Tony-nominated revivals trigger memories for original cast, crew
Unfortunately, William Shakespeare and his Old Globe gang were not available for comment on Broadway’s 2003-04 productions of “Henry IV” and “King Lear.”
Fortunately, the other six Tony-nominated revivals are of more recent vintage. The original creatives and thesps have lived to remember, make comparisons and otherwise applaud their initial good fortune.
“The play is the play,” says Tom Stoppard.
Despite three decades, the playwright’s take on his existential comedy “Jumpers” hasn’t changed radically over the years. In fact, things are radically unchanged. Brian Bedford and Jill Clayburgh starred in the 1973-74 American premiere; today’s Broadway cast headlines Simon Russell Beale and Essie Davis.
“We went through the same anxiety with some of the English phrases in 1973 that came up again in 2004,” says the playwright. The words “home counties” and a few other English-isms stick in Stoppard’s head. Back then, the play tried out in Washington, D.C. Harold Pinter happened to be in town, and the two Brits had dinner. Stoppard worried about all the English references that wouldn’t work in America. “What do I do with ‘home counties’?,” he asked.
“There is nothing you can do,” said Pinter. “The play is the play.”
For the 2004 revival, Stoppard thought back to his D.C. dinner. “Let’s just not change anything,” he told director David Leveaux.
‘Fiddler on the Roof’
The original creative team of “Fiddler on the Roof” never lost sight of what it was doing back in 1964. “We’re writing a story about old Jews in Russia who are threatened with a pogrom,” says book writer Joseph Stein. “Not a typical musical subject. It was our big concern before the show opened.”
One of the “Fiddler” producers expressed his own personal concern to Stein, composer Jerry Bock and lyricist Sheldon Harnick. “I like the show,” he said, “but what do I do when we’ve run out of Hadassah benefits?”
There were big discussions about using Hebrew or Yiddish words. “We made a conscious decision, yes, we would use three or four for flavor,” says Harnick. “But if anybody laughs, then they come out.”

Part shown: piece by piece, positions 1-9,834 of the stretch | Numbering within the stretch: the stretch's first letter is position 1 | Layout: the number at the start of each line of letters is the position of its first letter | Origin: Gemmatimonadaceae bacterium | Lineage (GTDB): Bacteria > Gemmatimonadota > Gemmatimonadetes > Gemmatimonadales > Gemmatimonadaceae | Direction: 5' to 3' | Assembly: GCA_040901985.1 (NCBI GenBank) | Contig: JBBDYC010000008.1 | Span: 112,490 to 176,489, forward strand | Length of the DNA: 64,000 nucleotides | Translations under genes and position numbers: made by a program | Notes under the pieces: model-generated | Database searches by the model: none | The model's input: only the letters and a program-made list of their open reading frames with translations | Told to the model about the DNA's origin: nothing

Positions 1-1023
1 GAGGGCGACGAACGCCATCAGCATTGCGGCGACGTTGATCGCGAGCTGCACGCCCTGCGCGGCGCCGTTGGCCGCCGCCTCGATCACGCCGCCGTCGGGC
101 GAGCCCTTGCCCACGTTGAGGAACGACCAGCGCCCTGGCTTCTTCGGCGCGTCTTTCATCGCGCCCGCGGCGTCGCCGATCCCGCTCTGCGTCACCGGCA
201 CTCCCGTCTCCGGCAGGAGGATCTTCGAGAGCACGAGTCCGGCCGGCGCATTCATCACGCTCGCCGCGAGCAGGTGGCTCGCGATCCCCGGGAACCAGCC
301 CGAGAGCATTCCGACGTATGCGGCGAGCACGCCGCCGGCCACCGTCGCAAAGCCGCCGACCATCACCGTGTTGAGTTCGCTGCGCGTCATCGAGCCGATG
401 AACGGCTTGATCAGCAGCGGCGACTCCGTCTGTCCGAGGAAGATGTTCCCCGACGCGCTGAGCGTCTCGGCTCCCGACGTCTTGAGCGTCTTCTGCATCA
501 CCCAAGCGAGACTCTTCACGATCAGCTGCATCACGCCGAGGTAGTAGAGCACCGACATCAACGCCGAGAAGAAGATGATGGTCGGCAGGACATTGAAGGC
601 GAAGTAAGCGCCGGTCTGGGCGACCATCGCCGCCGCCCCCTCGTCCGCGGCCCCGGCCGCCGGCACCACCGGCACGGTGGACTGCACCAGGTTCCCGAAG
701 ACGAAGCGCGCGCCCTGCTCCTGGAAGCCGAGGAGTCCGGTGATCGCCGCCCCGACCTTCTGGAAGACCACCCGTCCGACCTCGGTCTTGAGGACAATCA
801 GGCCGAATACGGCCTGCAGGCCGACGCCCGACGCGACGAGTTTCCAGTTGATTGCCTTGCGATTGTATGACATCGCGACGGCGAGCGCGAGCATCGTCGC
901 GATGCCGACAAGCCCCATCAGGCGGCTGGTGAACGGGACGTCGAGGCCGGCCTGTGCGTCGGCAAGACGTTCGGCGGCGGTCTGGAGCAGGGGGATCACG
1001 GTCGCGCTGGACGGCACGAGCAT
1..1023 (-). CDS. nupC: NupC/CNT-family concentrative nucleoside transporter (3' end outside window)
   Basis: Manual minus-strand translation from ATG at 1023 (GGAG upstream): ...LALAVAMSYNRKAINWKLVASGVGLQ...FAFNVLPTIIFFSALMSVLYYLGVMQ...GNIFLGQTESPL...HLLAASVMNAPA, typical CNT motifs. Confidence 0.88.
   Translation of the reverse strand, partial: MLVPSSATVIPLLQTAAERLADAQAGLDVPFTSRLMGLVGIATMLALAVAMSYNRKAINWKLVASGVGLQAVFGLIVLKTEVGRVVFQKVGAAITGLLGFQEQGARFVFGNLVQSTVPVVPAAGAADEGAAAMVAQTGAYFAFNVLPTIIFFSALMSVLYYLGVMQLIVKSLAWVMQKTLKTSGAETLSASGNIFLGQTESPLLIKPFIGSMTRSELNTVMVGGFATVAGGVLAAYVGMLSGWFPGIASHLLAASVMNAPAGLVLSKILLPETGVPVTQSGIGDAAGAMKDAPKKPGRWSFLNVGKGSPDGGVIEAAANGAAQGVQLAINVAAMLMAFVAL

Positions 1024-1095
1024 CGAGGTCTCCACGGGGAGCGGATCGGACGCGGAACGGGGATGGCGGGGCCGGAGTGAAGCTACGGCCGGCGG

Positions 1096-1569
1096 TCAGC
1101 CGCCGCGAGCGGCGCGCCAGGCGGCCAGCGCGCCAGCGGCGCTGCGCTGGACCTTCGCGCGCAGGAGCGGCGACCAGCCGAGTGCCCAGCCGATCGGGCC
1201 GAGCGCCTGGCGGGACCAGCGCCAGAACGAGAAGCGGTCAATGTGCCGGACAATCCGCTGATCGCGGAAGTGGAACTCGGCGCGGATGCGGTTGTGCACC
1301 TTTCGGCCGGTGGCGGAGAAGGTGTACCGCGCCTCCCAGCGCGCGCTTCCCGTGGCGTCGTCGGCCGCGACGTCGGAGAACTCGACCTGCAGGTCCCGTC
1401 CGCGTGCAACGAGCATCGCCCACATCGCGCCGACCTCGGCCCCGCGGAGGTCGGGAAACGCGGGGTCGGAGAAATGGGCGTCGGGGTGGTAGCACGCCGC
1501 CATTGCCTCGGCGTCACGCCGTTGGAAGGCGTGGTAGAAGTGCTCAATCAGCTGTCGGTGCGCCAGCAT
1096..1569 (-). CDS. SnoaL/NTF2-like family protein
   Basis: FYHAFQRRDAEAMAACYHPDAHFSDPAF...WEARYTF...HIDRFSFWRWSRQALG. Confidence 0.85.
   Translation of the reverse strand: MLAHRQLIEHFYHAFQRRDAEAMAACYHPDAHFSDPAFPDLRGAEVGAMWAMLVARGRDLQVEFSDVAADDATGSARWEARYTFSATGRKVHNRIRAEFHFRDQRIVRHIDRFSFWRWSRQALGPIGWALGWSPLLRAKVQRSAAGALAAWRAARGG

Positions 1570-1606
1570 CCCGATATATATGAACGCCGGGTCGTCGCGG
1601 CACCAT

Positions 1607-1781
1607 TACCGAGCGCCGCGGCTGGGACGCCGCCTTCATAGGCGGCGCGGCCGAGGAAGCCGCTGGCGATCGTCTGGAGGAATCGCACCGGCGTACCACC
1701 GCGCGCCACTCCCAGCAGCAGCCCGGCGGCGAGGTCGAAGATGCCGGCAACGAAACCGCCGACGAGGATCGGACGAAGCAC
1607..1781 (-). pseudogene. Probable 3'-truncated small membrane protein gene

From there, Harnick and Stein’s memories of opening night diverge. The book writer recalls a great success Sept. 22, 1964.
The lyricist, for his part, found the first-nighters’ reaction terribly subdued. “We were worried, the preview audience had been so enthusiastic,” says Harnick. He recalls a rave review from the Daily News. Others weren’t as positive. Four decades later he can still paraphrase one unkind line: “It could have been such a good show if they hadn’t spoiled it with that pogrom.”
Before there was a “Wonderful Town,” there was Joseph A. Fields and Jerome Chodorov’s 1940 play “My Sister Eileen,” which is based on Ruth McKenney’s New Yorker stories about life in Depression-era Greenwich Village.
“Those stories were perfect for a play,” says Chodorov. “I couldn’t see a problem, except for us to write them funny.”
When the George S. Kaufman came aboard to direct, “We knew we had a hit,” says Chodorov. “Kaufman knew what was funny and what would work.”
Surprisingly, Kaufman offered only one joke, but it was such a good one that Fields and Chodorov recycled it for the musical version, “Wonderful Town.” Anyone who knows the show knows the exchange: “It’s good for you, it’s roughage,” says Eileen. Sister Ruth shoots back, “I’d like to have some smoothage, like a steak!”
Over the years, the joke has turned into a mixed blessing. “Wouldn’t you know?” says Chodorov. “Whenever anyone mentions a funny line from the show, they have to bring up that one!”
“Wonderful Town” preemed in 1953 and it had the gestation of a gnat. Betty Comden and Adolph Green wrote the lyrics to Leonard Bernstein’s songs in a mere three weeks. Adding to that crunch, the show’s original Ruth, Rosalind Russell, possessed a very limited vocal range. “I have a voice with only four notes,” said the actress. “And you’ve got to write for those four notes.”